- ‘Stranger Things’ star’s new Netflix prank show is receiving backlash Today 9:04 AM
- How to watch ‘City on a Hill’ for free Today 8:00 AM
- How to watch ‘Euphoria’ for free Today 7:00 AM
- Meet the home brewer turning beer into a case for net neutrality Today 6:30 AM
- How to watch the U.S. vs. Chile at the World Cup for free Today 6:15 AM
- 15 teen movies on Netflix that will make you laugh, cry, and cringe Today 6:00 AM
- How to watch Estrella TV online for free Today 5:00 AM
- People are roasting this ‘traditional’ take on marriage with a hilarious meme Saturday 5:17 PM
- The internet just collectively realized that the Neopets of the world must be hungry Saturday 4:00 PM
- Alt-right message board 8chan was served a search warrant Saturday 3:06 PM
- O.J. Simpson just joined Twitter in the most bizarre fashion Saturday 1:20 PM
- Prominent phone-hacking firm says it can unlock any iPhone for law enforcement Saturday 12:39 PM
- Hundreds of police officers belong to extremist Facebook groups, investigation finds Saturday 9:31 AM
- How to watch Tyson Fury vs. Tom Schwarz online Saturday 8:00 AM
- ‘Late Night’ is a disappointing, tepid comedy Saturday 7:00 AM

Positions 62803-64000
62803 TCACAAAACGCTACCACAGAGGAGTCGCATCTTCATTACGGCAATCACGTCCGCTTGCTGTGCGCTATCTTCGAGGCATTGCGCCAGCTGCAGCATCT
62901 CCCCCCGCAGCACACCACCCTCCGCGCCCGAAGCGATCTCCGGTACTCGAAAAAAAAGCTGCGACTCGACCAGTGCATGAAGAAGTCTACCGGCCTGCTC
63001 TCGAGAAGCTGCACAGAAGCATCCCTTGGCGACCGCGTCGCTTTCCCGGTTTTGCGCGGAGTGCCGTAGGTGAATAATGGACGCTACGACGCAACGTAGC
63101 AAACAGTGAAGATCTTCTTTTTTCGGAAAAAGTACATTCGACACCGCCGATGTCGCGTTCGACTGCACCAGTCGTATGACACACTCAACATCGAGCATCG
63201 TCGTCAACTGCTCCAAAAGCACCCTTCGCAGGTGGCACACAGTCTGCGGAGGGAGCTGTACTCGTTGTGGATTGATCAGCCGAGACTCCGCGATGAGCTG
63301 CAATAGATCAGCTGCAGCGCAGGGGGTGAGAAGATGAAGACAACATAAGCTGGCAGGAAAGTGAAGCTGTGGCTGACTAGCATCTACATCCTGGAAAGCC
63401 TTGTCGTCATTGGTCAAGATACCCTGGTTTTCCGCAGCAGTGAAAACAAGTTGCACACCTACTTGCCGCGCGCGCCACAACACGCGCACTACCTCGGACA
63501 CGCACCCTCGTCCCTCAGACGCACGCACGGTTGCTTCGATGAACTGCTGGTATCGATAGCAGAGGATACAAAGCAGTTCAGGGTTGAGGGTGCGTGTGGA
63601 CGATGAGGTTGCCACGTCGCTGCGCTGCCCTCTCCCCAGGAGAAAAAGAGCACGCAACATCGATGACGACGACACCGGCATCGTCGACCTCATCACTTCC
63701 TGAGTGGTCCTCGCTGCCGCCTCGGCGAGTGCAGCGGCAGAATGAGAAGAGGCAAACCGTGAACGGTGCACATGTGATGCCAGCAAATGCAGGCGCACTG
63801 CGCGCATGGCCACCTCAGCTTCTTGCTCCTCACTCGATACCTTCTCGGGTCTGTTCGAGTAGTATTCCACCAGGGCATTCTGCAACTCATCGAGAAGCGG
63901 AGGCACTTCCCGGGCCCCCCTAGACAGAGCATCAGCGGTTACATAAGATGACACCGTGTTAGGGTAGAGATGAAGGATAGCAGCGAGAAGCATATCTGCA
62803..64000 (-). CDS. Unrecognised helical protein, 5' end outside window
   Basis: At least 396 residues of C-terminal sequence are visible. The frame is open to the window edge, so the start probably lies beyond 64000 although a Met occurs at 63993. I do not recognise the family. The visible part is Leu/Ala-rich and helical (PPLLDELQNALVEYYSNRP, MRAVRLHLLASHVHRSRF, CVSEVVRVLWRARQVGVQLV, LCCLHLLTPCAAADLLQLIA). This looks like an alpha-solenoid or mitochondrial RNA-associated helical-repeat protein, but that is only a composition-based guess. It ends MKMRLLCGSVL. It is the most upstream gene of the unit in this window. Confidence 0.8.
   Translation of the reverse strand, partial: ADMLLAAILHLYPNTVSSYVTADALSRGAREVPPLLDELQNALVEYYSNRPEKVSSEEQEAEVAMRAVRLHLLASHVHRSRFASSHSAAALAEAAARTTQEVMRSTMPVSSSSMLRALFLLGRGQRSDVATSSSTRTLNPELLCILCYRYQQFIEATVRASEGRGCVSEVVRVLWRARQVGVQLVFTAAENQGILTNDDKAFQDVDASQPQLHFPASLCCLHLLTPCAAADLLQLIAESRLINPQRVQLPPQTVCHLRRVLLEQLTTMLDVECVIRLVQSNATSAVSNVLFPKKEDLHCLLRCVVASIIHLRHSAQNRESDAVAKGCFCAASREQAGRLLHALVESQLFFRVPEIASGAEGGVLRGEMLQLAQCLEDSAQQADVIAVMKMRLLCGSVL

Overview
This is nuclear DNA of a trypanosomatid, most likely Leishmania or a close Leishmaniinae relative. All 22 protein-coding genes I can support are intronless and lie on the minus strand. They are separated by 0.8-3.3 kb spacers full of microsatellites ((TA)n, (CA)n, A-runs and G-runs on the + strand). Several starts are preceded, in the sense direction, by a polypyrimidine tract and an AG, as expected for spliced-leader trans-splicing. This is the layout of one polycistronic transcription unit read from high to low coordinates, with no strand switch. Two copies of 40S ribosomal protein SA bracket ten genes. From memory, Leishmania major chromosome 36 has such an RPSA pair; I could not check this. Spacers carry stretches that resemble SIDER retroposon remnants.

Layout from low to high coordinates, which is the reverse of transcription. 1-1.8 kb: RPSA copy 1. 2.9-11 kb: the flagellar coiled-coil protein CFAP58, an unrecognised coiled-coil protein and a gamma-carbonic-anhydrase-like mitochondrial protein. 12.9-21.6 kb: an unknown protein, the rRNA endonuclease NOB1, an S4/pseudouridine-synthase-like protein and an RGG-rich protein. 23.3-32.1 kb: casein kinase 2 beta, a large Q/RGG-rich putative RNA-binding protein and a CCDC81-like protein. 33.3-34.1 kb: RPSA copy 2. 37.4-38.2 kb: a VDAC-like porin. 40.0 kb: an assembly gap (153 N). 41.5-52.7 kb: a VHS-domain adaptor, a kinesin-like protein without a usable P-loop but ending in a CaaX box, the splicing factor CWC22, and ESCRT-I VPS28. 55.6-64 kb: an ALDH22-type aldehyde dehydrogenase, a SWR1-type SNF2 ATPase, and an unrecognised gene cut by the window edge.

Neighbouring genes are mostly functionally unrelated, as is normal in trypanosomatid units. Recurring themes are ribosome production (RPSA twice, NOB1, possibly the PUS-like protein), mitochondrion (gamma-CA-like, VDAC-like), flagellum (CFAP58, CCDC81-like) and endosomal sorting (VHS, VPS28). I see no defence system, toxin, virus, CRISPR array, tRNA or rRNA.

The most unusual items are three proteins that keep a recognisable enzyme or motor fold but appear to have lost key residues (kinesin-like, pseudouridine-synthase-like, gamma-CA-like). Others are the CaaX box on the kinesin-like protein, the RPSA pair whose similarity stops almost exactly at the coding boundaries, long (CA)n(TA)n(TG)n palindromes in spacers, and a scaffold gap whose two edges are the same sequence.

There are easier ways to get free Wi-Fi.
Even ambitious mountain climbers need their Internet access—and starting July 10, climbers who reach the peak of Mount Fuji will get it.
The Japanese prefectures of Yamanashi and Shizuoka, where the mountain is located, have installed Internet hotspots at the peak in an attempt to draw in more tourists. It might seem like overkill to climb 12,389 feet just to get a decent connection, but visitors to the mountaintop will likely appreciate the coverage.
Eight different locations on Mount Fuji will be equipped with Wi-Fi hotspots run by the telecom giant NTT Docomo, in partnership with the local prefecture governments. In addition, cottages around the summit and resort facilities will provide hikers and adventurers with a way to stay connected as they climb. The initial trial phase will run through September this year.
Japan’s Ministry of the Environment reported that more than 285,000 people made the trek up the still-active volcano in 2014. Tourism officials hope that the number will increase now that people can count on a reliable signal with which to upload selfies.
“We hope people will use the service not only to tell about the attractions of Mount Fuji to people abroad but also to obtain weather and other information to ensure their safety,” an Yamanashi tourism official told the Japanese newspaper Asahi Shimbun.
While the offer of free Internet may seem generous, you can’t mooch off the mountain: the free session only lasts 72 hours after the first login. If you’re looking to hole up somewhere and work on your screenplay, head back to the coffee shop.
AJ Dellinger is a seasoned technology writer whose work has appeared in Digital Trends, International Business Times, and Newsweek. In 2018, he joined Gizmodo as the nights and weekend editor.